Lucien-Léon Guillaume Lambert

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Lucien-Leon Guillaume Lambert or Lucien Lambert, Jr. (1858–1945) was a French pianist and composer of African-American Creole descent. His family was noted for talent in music and gained international acclaim.[1]

Life and career[edit]

Lucien-Leon Lambert was the son of New Orleans composer Charles Lucien Lambert, who married a French woman and emigrated from the U.S. in 1854. Lambert, Jr. studied music with his father, and also Theodore Dubois and Jules Massenet. After completing his studies, he worked as a musician and composer. His Promethee enchaine won the Prix Rossini in 1885.[2]

After a successful career in France, Lambert relocated to Portugal where he worked as pianist in the Royal court of Portugal, along with his uncle Sidney Lambert. In the 1870s he was recognized by the King Dom Pedro for innovations in music. In 1905 he recorded three wax cylinders for the Pathe Company in Lisbon, thought to be the first classical music recordings made by a performer of African descent.[3]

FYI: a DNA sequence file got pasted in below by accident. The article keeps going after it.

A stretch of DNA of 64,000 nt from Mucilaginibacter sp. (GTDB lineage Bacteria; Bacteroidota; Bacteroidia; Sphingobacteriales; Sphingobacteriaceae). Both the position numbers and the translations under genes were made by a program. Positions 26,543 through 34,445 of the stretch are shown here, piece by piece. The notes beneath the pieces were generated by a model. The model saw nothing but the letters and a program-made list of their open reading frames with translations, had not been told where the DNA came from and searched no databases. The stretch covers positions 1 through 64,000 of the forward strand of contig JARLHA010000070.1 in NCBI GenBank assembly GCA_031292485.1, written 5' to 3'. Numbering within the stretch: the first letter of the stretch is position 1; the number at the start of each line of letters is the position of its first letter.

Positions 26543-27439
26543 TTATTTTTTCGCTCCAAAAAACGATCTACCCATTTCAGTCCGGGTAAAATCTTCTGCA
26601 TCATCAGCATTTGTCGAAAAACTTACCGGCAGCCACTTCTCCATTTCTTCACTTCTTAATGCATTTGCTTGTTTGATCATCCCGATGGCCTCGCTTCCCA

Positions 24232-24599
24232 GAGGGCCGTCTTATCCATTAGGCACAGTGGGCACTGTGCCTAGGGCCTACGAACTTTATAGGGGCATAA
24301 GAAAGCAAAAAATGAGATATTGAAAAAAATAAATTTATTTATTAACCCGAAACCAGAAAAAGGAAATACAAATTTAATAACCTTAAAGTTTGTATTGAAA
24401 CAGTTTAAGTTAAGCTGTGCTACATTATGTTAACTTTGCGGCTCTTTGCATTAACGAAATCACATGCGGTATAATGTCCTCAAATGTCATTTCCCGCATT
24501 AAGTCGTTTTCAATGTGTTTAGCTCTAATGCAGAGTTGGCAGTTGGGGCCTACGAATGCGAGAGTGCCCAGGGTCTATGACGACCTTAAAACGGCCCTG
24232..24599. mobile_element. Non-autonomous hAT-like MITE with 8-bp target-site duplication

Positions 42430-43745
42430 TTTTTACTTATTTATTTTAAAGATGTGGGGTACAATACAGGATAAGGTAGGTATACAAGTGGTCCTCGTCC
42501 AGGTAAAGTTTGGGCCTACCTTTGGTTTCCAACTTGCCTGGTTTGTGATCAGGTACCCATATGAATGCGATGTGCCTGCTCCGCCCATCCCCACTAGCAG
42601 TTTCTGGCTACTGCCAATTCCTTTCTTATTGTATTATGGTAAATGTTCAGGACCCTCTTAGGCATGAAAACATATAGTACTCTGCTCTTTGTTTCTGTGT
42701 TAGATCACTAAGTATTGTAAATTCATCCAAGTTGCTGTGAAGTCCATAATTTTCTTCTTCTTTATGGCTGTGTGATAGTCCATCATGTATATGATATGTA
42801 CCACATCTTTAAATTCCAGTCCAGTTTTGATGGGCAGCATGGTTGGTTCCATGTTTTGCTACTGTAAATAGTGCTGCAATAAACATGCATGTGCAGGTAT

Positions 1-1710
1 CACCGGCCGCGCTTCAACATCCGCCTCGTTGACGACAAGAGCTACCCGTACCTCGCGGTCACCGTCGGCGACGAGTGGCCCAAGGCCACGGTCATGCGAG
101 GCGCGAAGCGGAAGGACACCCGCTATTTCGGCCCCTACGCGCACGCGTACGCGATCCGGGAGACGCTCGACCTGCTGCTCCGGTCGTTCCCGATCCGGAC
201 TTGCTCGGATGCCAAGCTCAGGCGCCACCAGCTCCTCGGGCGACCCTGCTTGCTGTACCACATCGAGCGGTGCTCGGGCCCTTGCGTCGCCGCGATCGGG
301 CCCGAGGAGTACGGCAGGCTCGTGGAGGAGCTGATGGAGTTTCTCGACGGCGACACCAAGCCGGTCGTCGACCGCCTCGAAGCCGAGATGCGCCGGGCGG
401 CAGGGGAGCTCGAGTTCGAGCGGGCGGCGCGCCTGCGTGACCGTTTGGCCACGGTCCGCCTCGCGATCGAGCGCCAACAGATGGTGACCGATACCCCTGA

Lambert is sometimes listed as Lucien Lambert fils (son) and his works are often confused with those of his father. His papers are housed in the Bibliotheque Nationale in Paris.


Selected works include:

  • Promethee enchaine
  • Gottschalk: Hymno brazileiro- Variacoes (recorded by Pathe 37630)
  • Gottschalk: Tarantelle (recorded by Pathe 37631)
  • Schumann: Prophet Bird, #7 from Waldszenen, Op. 82 (recorded by Pathe 37632)
  • Prelude, fugue et postlude


  1. ^ Macdonald, Robert R.; Kemp, John R.; Haas, Edward F. (1979). Louisiana's Black heritage. 
  2. ^ "Lucien-Leon Guillaume Lambert, Jr. (1858-1945)". Retrieved 18 February 2012. 
  3. ^ Methuen-Campbell, James (1984). Catalogue of Recordings by Classical Pianists, Volume 1. Chipping Norton, Oxfordshire.